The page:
Memory: A Very Short Introduction by Jonathan K. Foster
My rating: 4 of 5 stars
Everything we think, do, or say relies upon–or is influenced by–memory, and yet our memories offer a much lower fidelity and more highly corruptible recording than we tend to think. Even those events that lead to “flashbulb” memory (i.e. JFK’s assassination, 9-11 terror attacks, or the 3-11 tsunami in Japan) aren’t remembered particularly well. You may remember where you were and what you were doing in broad brushstrokes, but you probably wouldn’t test well on the actual details of the event. Old memories are constantly over-lain with a corresponding loss of accuracy. This brief introduction explains the basics of how memory works, and—as importantly—how it doesn’t.
The book is part of Oxford University Press’s “A Very Short Introduction” [AVSI] series, and it follows that approach. It’s under 150 pages, and written for someone looking for a “ground-up” explanation of the subject. It has minimal ancillary material, just a couple of pages of “Further Reading” after the book’s seven chapters. There are a few black-and-white graphics throughout the book, a combination of photos and diagrams.
Chapter 1 introduces the reader to what memory is and what it isn’t. One learns about the three-part process of memory (encoding, storage, and retrieval), an idea which will be important throughout the rest of the book because these stages mirror the structure of memory failures and the means to build a better memory.
Chapter 2 explores the landscape of memory, which is a great deal more complex than the short-term v long-term dichotomy that we all learned in school. There’s working memory, procedural memory, semantic memory, and episodic memory.
In chapter 3, the reader learns about how memories are retrieved or recalled and the immense power of context in the process.
Chapter 4 explains the many ways in which memory fails us from simple forgetting to false or corrupted memories. We learn how being knowledgeable improves our memory, but also how it can lead us into error.
The next chapter advances the same theme by looking at amnesia. While amnesia is one of Hollywood’s favorite plot devices, the subject is generally poorly understood because of the simplified and myth-filled nature of the entertainment form of the affliction. Here you’ll learn what one isn’t seeing in the soap operas.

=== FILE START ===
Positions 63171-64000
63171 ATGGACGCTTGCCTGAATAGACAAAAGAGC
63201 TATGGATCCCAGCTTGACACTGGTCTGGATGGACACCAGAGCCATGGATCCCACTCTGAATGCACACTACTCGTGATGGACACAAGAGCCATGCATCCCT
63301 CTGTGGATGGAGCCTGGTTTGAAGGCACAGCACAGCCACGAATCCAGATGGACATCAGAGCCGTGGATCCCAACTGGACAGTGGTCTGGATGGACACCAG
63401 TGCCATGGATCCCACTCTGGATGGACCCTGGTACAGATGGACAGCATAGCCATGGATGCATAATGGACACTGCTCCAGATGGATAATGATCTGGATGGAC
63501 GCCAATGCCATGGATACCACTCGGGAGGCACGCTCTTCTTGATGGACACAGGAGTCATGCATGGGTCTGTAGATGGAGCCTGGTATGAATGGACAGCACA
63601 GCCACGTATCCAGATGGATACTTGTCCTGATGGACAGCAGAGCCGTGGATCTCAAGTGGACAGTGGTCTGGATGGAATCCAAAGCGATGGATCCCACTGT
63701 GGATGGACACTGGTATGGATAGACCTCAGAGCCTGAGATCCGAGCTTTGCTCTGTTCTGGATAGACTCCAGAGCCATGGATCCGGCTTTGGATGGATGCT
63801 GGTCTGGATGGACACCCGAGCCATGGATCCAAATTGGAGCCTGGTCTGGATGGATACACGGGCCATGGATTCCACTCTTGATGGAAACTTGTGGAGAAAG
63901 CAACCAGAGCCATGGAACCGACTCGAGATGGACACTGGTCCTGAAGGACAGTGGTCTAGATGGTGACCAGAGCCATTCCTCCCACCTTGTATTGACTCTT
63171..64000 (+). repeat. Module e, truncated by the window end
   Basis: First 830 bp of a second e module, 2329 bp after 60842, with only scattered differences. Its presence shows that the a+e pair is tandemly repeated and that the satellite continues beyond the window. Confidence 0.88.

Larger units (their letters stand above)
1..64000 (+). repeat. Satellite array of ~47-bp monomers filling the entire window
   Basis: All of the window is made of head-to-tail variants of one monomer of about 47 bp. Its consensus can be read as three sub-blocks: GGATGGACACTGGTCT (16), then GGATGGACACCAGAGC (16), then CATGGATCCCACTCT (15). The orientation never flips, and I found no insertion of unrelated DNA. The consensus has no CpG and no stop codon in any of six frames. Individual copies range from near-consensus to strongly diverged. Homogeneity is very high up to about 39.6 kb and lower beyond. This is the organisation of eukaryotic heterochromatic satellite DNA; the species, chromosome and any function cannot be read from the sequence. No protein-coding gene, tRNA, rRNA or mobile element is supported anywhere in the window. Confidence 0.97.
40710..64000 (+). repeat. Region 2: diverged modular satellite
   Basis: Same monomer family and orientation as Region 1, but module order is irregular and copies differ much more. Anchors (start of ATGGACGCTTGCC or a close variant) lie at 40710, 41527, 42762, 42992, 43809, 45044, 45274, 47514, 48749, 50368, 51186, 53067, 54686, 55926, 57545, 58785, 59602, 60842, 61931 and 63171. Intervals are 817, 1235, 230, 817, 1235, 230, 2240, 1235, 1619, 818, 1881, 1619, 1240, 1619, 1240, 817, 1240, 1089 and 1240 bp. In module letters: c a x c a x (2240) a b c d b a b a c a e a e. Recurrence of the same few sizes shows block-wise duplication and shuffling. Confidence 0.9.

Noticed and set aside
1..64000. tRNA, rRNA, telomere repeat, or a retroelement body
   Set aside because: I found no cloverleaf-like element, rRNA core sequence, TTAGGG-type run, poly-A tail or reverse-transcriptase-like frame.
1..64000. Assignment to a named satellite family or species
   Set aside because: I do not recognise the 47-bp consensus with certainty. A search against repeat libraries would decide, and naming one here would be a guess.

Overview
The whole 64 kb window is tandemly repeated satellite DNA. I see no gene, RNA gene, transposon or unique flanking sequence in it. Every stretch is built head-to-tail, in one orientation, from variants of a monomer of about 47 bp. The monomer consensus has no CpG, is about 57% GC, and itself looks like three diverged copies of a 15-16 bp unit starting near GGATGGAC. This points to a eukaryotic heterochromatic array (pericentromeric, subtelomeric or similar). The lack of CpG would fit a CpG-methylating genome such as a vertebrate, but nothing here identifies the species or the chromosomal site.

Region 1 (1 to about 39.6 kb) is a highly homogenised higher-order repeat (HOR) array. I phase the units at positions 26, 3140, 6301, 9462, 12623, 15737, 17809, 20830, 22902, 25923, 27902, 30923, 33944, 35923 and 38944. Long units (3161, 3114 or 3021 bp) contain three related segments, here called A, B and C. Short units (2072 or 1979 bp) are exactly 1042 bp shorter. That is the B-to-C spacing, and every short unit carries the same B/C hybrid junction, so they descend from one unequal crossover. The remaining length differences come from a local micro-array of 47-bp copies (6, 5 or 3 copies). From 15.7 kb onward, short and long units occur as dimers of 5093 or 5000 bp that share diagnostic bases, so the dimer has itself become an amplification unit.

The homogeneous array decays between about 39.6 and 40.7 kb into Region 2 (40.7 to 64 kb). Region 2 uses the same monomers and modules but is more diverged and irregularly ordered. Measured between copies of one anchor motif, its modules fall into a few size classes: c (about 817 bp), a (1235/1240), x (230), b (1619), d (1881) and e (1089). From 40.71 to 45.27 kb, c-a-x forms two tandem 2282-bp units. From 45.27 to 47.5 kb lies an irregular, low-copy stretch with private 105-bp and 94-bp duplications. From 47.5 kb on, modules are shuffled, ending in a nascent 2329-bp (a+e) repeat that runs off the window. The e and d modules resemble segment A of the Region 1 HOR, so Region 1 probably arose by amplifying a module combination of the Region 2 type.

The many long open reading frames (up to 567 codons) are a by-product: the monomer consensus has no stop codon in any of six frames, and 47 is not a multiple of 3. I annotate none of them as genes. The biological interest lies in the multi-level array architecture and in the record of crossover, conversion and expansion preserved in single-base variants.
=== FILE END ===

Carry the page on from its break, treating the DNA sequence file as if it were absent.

Chapter 6 is entitled the “The Seven Ages of Man” and it looks at memory over the lifespan, with particular attention to the ends of the spectrum. On one end, why do most of us remember nothing from our first few years—and what we do remember is often quiet suspect (false memories from hearing stories about one’s infancy?) At the other end of the spectrum, we are all well aware of how memory degrades with age—particularly those of us buying and reading books on memory. However, one learns that it’s a great oversimplification. While our episodic (event) memory degrades, some elements of memory are quite robust to aging.
The last chapter discusses what does (and to a small degree, what doesn’t) work with respect to improving one’s memory. As it’s a short chapter in a short book, this should be taken as an outline of the subject. If this is one’s main purpose for seeking out a book on memory, one may want to keep looking.
At this point, I’ve read and reviewed many books in the AVSI series, and I found this one to be typical. It’s not among the most engaging of the titles in the series, but it gets the central concepts across in a way that is readable and soundly organized. Because there’s a lot of definitional and conceptual material to cover, there’s not a lot of room for the narrative approach, which isn’t to say that there aren’t brief descriptions of key cases here and there.
I’d recommend this book for someone wanting an overview of the subject of memory.
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